And there it is. In addition to data saving when the player leaves, it also saves the remaining players’ data when the server shuts down.

Remember that I said there’s a catch? Here’s the catch:

Roblox only allows 30 seconds for all the bound functions to execute. NOT 30 FOR EACH ONE. But 30 seconds for all of them execute. When those 30 seconds are over, the server shuts down regardless of if they’re done.

This probably wouldn’t be an issue if data store requests didn’t take indeterminate time to complete. Yes, since data store requests are web requests, they can take a long time depending on the responsiveness speed of the Roblox servers and other factors. This can get even more troublesome if your game can have many players. In my experience a web request took about 1/2 to 1 second to complete. Imagine having 30-player servers. And Roblox wants 700+ player servers apparently. Unfortunately I don’t believe we can accelerate the speed that Roblox picks up our requests.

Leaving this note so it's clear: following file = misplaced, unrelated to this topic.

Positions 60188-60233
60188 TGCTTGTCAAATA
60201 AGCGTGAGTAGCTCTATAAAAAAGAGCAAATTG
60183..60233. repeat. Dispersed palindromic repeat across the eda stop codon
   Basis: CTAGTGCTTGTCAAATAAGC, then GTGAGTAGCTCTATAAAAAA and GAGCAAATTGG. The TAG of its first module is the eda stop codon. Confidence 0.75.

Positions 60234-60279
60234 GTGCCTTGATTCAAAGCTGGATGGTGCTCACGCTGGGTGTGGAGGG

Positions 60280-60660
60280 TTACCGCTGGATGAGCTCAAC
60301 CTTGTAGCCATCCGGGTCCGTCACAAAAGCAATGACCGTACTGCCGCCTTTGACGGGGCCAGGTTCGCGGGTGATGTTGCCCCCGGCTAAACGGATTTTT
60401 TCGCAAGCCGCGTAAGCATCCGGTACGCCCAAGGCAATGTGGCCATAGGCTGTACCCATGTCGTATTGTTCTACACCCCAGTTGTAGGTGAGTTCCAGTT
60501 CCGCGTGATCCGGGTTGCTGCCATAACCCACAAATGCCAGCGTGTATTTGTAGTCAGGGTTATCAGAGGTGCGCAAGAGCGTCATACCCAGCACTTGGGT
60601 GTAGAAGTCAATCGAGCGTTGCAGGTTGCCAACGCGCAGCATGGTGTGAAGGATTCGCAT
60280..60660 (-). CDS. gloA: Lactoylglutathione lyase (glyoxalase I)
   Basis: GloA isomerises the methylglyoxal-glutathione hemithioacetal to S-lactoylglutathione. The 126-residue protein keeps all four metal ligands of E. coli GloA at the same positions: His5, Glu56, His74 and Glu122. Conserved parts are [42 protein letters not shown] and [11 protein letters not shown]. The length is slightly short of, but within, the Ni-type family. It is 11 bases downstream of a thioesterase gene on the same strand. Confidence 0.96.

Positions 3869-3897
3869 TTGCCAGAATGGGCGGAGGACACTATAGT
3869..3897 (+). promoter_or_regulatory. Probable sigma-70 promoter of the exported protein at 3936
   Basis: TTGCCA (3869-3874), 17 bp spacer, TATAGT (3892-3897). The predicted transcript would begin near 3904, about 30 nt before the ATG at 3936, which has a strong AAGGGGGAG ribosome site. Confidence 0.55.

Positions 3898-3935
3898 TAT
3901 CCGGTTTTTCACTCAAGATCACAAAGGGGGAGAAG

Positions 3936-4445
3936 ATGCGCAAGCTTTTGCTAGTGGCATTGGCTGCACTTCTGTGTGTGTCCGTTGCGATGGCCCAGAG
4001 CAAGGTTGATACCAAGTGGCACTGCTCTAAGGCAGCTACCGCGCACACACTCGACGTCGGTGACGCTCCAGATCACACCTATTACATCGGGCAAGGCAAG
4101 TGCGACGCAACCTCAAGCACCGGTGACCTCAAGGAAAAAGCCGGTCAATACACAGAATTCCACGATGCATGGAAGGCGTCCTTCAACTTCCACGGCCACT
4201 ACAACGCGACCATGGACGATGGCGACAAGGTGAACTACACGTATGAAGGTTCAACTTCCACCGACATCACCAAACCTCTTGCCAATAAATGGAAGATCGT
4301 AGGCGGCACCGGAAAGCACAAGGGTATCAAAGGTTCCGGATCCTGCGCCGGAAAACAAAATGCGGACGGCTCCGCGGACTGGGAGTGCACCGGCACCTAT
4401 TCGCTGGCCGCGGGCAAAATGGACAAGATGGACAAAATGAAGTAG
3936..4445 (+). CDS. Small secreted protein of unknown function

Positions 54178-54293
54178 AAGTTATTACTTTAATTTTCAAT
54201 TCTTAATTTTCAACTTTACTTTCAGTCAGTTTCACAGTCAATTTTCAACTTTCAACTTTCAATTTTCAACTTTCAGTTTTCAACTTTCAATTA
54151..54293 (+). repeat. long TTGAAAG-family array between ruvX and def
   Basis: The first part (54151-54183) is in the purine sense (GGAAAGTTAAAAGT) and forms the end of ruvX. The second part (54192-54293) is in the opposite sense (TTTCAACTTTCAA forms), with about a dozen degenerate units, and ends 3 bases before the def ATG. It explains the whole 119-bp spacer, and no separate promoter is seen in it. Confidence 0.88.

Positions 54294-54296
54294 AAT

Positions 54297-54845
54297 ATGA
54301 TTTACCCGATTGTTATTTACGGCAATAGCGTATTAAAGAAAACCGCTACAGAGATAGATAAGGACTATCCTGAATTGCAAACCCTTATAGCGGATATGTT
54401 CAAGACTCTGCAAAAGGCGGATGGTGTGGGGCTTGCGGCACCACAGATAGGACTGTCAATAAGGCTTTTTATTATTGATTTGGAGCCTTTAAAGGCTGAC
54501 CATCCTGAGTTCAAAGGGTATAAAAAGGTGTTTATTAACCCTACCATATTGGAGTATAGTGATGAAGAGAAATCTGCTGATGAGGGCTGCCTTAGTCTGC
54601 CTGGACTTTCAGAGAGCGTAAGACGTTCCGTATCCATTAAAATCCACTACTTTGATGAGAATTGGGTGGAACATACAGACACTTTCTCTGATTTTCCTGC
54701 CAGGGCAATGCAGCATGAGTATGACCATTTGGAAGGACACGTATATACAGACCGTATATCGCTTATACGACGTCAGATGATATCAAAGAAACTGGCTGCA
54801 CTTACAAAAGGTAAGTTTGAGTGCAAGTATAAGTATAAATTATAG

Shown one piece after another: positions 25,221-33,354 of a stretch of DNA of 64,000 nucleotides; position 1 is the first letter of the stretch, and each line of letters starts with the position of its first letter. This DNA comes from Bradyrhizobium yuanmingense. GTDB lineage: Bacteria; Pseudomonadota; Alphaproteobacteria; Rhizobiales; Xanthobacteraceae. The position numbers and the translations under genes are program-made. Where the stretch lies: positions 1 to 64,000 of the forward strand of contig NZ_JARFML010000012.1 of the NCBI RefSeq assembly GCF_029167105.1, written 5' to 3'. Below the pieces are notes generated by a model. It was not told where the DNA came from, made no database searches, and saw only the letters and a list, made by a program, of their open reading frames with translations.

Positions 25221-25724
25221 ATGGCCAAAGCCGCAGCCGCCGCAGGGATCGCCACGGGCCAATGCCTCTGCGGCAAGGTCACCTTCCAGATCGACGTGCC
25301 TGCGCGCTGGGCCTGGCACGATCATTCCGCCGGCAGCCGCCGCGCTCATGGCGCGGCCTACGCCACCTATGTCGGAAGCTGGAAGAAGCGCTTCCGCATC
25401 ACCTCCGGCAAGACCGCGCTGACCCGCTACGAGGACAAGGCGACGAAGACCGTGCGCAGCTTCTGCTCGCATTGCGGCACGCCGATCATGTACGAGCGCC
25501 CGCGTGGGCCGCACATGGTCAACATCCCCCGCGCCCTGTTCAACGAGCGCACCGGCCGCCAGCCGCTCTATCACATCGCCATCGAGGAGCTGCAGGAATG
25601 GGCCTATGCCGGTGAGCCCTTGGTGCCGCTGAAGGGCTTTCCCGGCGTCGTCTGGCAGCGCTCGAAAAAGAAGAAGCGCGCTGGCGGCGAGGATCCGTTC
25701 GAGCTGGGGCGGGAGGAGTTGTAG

The issue with this code is it saves data asynchronously rather than synchronously.

What’s going on in that code is, it makes a web request, then waits for its completion. It then makes another one, resulting in a waste of time. There’s that possibility it can go over that 30 second cap, which means the remaining players’ data wouldn’t be saved.

This time should be used to save other players’ data as well. This probably won’t make sense right now but I’ll explain soon.

If you’re unfamiliar with multithreading, only a single thread (“coroutine”) can execute at a given time. They aren’t truly running in parallel, but it seems like they do by switching flawlessly between each other when you yield. Coroutines can be “resumed” by in another coroutine. A coroutine can also “yield” (pause) to pause through its code and give control back to whatever resumed it.